Science News’ Kids own up to ownership, shows that science has come another step closer to proving a key part of Buddha’s Second Noble Truth, “… the illusion of self originates and manifests itself in a cleaving to things“.
The 1st and 2nd of Buddha Four Noble Truths are spot on in regards to the nature and the cause of our unique human problem. I easily began seeing this was so many decades ago. It was simply a no-brainer! On the other hand, his 3rd and 4th Noble Truths’ solution for our problem turn out to be far more subtle and evolve over time.
Basically, problems and questions are a good deal easier to identify than solutions and answers (at least on the surface). For example, if the river floods our town we can readily identify the nature and the cause of the problem. The solution is worked out gradually with as much patience and perseverance as we can muster. Even then however, the overall solution is straight forward—merely clean up and rebuild. Not so for our problem, otherwise the various political and religious solutions offered historically would have succeeded better by now. If anything, we are as far from a real solution as ever (1).
Answers and solutions invariably lead to still deeper questions and problems. Round and round we go; we are our own worst enemy. Our problem is internal and while associated to our sense of self, is not caused by it. The sense of self is innate and natural; it is the survival sense motivating all life to live out its days. Our ‘special’ problem is mostly due to thoughts of self. Thinking enables us to project this sense of self onto ‘my stuff, my beliefs, my future, my past, my life’. The kids in the article show how it begins with ‘my stuff’, and just goes on from there. Truly, the illusion of self originates and manifests itself in a cleaving to things.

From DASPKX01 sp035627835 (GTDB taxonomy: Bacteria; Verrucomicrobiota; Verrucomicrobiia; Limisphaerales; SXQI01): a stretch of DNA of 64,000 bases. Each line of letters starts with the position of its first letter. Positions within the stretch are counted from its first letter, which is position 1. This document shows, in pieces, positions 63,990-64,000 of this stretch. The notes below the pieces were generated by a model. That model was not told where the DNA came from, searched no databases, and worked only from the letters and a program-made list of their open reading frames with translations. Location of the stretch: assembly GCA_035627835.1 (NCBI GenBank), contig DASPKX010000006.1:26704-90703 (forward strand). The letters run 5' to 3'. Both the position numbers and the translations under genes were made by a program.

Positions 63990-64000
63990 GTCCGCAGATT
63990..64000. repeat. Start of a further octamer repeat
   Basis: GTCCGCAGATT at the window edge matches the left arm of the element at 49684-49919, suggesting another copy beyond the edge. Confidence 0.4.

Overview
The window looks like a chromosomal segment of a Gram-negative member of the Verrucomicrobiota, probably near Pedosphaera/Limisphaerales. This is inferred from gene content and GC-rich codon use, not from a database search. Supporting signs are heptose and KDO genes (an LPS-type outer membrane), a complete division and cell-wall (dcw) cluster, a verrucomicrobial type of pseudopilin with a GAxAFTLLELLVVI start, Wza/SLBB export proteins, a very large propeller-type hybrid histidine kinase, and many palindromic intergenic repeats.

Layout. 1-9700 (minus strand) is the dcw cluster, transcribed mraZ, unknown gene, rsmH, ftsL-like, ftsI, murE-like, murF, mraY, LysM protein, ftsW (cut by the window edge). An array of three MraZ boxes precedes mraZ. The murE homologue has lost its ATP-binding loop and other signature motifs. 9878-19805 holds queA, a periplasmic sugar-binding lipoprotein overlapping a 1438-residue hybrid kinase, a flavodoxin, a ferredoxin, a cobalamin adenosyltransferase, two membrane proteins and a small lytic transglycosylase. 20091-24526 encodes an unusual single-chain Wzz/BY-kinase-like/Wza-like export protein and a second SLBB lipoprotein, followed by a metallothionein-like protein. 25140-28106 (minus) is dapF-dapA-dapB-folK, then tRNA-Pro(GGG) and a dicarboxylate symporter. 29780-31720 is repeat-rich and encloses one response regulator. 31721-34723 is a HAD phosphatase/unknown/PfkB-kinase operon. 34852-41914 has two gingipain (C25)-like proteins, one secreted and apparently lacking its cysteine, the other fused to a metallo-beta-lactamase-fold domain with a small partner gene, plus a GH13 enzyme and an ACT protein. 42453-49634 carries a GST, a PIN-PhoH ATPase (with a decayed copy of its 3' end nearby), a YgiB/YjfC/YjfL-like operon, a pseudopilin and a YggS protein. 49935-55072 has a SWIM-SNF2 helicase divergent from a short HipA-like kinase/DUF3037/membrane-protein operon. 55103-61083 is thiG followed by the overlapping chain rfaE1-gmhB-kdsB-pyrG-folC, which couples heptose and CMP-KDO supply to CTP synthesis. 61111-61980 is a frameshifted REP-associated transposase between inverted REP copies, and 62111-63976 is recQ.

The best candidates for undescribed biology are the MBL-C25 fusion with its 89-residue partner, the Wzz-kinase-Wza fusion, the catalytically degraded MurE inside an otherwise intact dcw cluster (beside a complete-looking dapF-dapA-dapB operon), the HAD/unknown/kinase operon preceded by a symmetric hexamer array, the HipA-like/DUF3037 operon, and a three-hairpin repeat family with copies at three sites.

I find the best cure for this is being as hesitant and tentative in thoughts, judgments and belief as possible. Chapter 20 offers another good motto for me as well: My mind is that of a fool – how blank! Otherwise, I find myself just going ‘round and ’round.
Here’s an excerpt of that article:
WASHINGTON — Young children are possessed by possessions. Preschoolers argue about what belongs to whom with annoying regularity, a habit that might suggest limited appreciation of what it means to own something.
But it’s actually just the opposite, psychologist Ori Friedman of the University of Waterloo in Canada reported on May 28 at the Association for Psychological Science annual meeting. At ages 4 and 5, youngsters value a person’s ownership rights — say, to a crayon — far more strongly than adults do, Friedman and psychology graduate student Karen Neary found.
Rather than being learned from parents, a concept of property rights may automatically grow out of 2- to 3-year-olds’ ideas about bodily rights, such as assuming that another person can’t touch or control one’s body for no reason, Friedman proposed.
(1) Although, the human situation may be improving slightly due to rising mean age of the humanity. The mean age in the teens during Roman times, and even up through the 19th century. Now, it is 36 plus in the developed world. An aging population is less aggressive and impulsive than a younger one which alone helps mitigate part of the overall human problem. Such a partial ‘solution’ as this is not of our making (religion or politics), but rather due to the water receding naturally.